Bookbinding, and the Care of Books, by Douglas Cockerell

Chapter V

End Papers — Leather Joints — Pressing

End Papers

If an old book that has had much wear is examined, it will generally be found that the leaves at the beginning and the end have suffered more than the rest of the book. On this ground, and also to enable people who must write notes in books to do so with the least injury to the book, it is advisable to put a good number of blank papers at each end. As these papers are part of the binding, and have an important protective function to perform, they should be of good quality. At all times difficulty has been found in preventing the first and last section of the book, whether end papers or not, from dragging away when the cover is opened, and various devices have been tried to overcome this defect. In the fifteenth century strips of vellum (usually cut from manuscripts) were pasted on to the back of the book and on the inside of the boards, or in some cases were merely folded round the first and last section and pasted on to the covers. The modern, and far less efficient, practice is to “overcast” the first and last sections. This is objectionable, because it prevents the leaves from opening right to the back, and it fails in the object aimed at, by merely transferring the strain to the back of the overcast section.

In order to make provision for any strain there may be in opening the cover, it is better to adopt some such arrangement as shown in Fig. 19. In this end paper the zigzag opens slightly in response to any strain.

The way to make this end paper is to take a folded sheet of paper a little larger than the book. Then with dividers mark two points an eighth of an inch from the back for the fold, and paste your paste-down paper, B B, up to these points (see Fig. 19, II). When the paste is dry, fold back the sheet (A1) over the paste-down paper, and A2 the reverse way, leaving the form seen in Fig. 19, III. A folded sheet of paper similar to A is inserted at C (Fig. 19, V, H), and the sewing passes through this. When the book is pasted down the leaf A1 is torn off, and B1 pasted down on the board. If marbled paper is desired, the marble should be “made,” that is, pasted on to B1.

Fig. 19.

There are considerable disadvantages in using marbled papers, as if they are of thick enough paper to help the strength of the binding, the “made” sheet is very stiff, and in a small book is troublesome. On no account should any marble paper be used, unless it is tough and durable. The quality of the paper of which most marbled papers are made is so poor, that it is unsuitable for use as end papers. For most books a self-coloured paper of good quality answers well for the paste-down sheets.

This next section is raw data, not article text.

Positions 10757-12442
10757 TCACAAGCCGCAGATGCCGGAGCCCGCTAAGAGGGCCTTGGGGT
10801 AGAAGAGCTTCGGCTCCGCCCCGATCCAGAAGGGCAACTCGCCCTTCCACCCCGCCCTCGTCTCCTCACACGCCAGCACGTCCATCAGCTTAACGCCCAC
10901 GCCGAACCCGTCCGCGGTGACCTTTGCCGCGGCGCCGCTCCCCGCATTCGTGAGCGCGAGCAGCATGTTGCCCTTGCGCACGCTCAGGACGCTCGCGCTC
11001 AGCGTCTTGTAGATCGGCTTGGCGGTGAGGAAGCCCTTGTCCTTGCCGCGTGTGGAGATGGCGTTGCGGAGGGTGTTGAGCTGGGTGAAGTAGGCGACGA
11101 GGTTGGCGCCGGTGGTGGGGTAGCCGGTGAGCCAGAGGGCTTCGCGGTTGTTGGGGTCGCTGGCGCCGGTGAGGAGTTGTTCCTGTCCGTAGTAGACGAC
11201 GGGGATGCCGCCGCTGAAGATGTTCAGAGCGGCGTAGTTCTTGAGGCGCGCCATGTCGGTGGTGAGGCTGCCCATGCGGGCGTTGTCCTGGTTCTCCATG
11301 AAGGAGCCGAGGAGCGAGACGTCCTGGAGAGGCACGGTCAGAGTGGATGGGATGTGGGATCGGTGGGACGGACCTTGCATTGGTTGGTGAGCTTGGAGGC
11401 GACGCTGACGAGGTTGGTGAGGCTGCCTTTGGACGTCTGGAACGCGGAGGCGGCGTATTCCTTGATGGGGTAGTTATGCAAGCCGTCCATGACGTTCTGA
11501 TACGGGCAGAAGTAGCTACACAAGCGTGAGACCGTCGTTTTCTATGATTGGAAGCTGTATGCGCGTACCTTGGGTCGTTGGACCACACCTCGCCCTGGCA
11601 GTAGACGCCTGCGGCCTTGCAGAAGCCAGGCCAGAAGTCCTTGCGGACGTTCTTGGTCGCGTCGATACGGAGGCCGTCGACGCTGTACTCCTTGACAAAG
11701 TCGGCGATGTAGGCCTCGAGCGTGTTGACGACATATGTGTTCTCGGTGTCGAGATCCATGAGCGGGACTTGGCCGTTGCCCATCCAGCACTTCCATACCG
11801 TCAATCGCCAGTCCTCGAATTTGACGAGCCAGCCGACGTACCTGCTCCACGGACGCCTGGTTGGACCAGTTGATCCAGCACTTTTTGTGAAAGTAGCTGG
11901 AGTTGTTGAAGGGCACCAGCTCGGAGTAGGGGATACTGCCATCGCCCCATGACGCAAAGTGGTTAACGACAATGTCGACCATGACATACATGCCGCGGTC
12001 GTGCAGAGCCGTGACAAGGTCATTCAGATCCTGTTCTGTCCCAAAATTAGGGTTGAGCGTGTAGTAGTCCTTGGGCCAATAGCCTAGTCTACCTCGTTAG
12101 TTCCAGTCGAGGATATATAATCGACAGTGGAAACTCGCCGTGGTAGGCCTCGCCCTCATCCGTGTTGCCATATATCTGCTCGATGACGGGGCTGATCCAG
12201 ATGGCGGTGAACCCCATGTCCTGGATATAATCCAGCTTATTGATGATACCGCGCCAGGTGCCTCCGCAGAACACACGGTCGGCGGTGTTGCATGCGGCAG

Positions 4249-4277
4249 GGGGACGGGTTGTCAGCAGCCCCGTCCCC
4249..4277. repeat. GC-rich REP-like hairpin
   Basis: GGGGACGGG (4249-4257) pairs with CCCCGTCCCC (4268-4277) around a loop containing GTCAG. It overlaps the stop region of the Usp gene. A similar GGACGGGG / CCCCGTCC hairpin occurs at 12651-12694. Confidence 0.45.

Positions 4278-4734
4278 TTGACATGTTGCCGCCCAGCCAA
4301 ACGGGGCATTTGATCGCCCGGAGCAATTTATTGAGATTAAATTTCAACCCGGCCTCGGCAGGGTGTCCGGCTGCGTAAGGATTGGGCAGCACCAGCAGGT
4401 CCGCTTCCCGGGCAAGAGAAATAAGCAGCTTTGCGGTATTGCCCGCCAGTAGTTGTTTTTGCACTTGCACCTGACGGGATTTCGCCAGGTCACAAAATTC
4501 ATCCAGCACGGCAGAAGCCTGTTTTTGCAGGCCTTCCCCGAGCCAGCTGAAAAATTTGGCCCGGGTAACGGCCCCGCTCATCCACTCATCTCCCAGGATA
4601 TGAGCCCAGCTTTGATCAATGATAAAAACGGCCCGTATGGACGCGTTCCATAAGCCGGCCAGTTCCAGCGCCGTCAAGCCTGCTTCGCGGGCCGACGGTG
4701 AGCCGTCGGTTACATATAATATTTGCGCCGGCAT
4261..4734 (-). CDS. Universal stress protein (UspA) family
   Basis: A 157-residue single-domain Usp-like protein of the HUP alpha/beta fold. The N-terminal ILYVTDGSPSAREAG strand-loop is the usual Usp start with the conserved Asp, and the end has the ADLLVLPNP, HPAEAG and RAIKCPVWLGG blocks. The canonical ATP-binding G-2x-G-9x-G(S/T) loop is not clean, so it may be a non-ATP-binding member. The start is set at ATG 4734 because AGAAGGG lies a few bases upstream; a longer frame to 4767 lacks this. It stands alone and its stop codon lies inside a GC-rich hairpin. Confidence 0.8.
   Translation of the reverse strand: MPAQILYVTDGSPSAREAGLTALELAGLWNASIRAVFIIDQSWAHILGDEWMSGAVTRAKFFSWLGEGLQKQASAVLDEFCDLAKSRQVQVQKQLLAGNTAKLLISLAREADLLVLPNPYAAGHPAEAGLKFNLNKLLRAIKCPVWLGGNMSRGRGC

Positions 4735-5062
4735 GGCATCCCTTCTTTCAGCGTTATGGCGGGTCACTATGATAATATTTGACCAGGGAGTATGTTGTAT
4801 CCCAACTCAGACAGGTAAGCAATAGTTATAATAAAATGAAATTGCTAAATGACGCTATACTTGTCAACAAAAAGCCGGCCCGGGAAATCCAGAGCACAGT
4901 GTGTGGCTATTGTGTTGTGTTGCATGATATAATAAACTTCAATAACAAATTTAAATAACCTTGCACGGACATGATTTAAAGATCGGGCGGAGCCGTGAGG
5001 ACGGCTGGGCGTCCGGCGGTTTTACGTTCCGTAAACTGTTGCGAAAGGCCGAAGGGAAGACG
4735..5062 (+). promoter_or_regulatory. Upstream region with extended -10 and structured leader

It is a mistake to leave end papers to be pasted on after the book has been forwarded, as in that case they have little constructive value. Every leaf of such an end paper as is described above will open right to the back, and the zigzag allows play for the drag of the board.

Paper with a conventional pattern painted or printed on it may be used for end papers. If such a design is simple, such as a sprig repeated all over, or an arrangement of stars or dots, it may look very well; but over elaborate end papers, and especially those that aim at pictorial effect, are seldom successful.

Ends may be made of thin vellum. If so, unless the board is very heavy, it is best to have leather joints.

A single leaf of vellum (in the place of B1 and 2, II, Fig. 19) should have an edge turned up into the zigzag with the leather joint, and sewn through. Vellum ends must always be sewn, as it is not safe to rely upon paste to hold them. They look well, and may be enriched by tooling. The disadvantage of vellum is, that it has a tendency to curl up if subjected to heat, and when it contracts it unduly draws the boards of the book. For large manuscripts, or printed books on vellum, which are bound in wooden or other thick boards and are clasped, thicker vellum may be used for the ends; that with a slightly brown surface looks best. The part that will come into the joint should be scraped thin with a knife, and a zigzag made of Japanese paper.

Silk or other fine woven material may be used for ends. It is best used with a leather joint, and may be stuck on to the first paper of the end papers (B1, No. 2, Fig. 19), and cut with the book. The glaire of the edge gilding will help to stop the edges fraying out. In attaching silk to paper, thin glue is the best thing to use; the paper, not the silk, being glued. Some little practice is needed to get sufficient glue on the paper to make the silk stick all over, and yet not to soil it. When the silk has been glued to the paper, it should be left under a light weight to dry. If put in the press, the glue may be squeezed through and the silk soiled.